Solar Energy for Sri Lanka – a battle worth fighting for
Commonly referred to as the “Surya Bala Sangramaya”, the Battle for Solar Energy is a unique project that promotes and facilitates Solar Energy Solutions to all Sri Lankans.
This is a joint project by the following agencies.
- Ministry of Power and Renewable Energy
- Sri Lanka Sustainable Energy Authority (SLSEA)
- The Ceylon Electricity Board (CEB) and
- The Lanka Electricity Company (Private) Limited (LECO).
Also known as the “Rooftop Initiative” the project aims to promote the setting up of small solar power plants on the rooftops of households, religious places, hotels, commercial establishments and industries. The target is to add 200 MW of solar electricity to the national grid by 2020. Additionally, the project aims to add 1000 MW by 2025.
Why such a program?
- Sustainable Development has become critical for the progress of developing countries.
- With the increased prices and shortages in fossil fuel, switching energy dependencies has become inevitable.
An Assessment of Sri Lanka’s Power Sector done by the UNDP highlighted the following: Sri Lanka’s energy demand is currently being catered to mainly by both indigenous non-fossil fuels and imported fossil fuels. Examples include petroleum and coal.
The remainder is made up of other indigenous sources which include large hydro and renewables such as solar, small hydro and wind.
- However, Sri Lanka has pledged to the 100 percent Renewable Energy target.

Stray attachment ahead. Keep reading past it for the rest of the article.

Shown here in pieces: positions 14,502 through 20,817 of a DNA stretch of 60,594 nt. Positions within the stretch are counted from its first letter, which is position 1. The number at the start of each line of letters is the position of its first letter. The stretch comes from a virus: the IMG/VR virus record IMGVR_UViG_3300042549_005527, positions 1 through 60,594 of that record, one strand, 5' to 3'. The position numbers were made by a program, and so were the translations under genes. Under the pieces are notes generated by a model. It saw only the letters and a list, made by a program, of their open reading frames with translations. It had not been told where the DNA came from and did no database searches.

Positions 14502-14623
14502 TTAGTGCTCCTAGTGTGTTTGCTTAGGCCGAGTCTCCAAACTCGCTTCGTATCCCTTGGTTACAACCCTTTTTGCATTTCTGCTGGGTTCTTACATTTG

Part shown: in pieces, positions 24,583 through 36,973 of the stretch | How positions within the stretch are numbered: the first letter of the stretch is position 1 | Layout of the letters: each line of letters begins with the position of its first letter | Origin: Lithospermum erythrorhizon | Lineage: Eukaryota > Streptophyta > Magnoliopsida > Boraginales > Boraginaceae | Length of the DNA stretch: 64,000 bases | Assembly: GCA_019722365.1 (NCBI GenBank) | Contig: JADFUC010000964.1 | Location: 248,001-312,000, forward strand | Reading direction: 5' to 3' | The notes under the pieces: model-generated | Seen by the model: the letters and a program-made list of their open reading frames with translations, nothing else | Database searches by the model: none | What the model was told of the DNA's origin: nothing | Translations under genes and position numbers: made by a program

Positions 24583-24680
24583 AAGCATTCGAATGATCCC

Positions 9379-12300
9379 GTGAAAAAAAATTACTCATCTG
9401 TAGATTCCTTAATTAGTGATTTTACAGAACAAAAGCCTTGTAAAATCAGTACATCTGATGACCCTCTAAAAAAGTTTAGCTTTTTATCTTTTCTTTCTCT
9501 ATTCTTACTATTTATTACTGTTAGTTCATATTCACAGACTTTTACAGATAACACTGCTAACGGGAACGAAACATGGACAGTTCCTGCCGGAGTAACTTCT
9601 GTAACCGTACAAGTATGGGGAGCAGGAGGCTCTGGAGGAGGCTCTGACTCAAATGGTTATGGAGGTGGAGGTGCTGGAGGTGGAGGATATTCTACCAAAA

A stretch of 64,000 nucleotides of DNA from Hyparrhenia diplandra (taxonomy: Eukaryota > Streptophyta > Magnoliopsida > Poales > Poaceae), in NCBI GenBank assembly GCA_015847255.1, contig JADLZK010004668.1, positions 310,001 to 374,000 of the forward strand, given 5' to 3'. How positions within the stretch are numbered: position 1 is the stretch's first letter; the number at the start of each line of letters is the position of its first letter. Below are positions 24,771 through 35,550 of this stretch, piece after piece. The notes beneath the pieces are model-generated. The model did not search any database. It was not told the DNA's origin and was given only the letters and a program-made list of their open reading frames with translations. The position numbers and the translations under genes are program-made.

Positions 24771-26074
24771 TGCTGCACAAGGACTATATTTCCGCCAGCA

Sri Lanka aims to establish solar power plants with a capacity of up to 115 MW.
- The generation mix between wind and solar energy has been determined to be such that by 2050, solar energy is expected to contribute ~30 percent while wind energy will contribute ~50 percent of the total demand.
How do Solar Power producers benefit?
Even though the initial setup could be costly, the long term energy expenses can be reduced drastically.
Under this program, consumers will have multiple options to generate and use electricity in their premises. In the case of electricity, they can sell any excess to the national grid or bank it for later use.
The utility in turn will pay the solar electricity producers for the excess electricity exported to the grid on the following basis.
- First seven years – LKR 22.00/kWh
- 8th to 20th years – LKR 15.50/kWh
The installed capacity of the generating facility will not exceed the contract demand of the producer. The contract period is 20 years.
How can you contribute and benefit from the program?
Setting up Solar PV solutions in your home or industry can be completed in a few easy steps.
The first step would be to arrange a site visit and get a quotation for your specific requirement.
Following which our team will take you through the process seamlessly.
How can you finance the project?
We have teamed-up with a number of local partners who will support you in financing the project. There won’t be a requirement for you to invest your own money. Instead, you can sign up with a loan scheme and pay back the money in installments.
Ready to go Solar?
Sign up with us and we will help you out!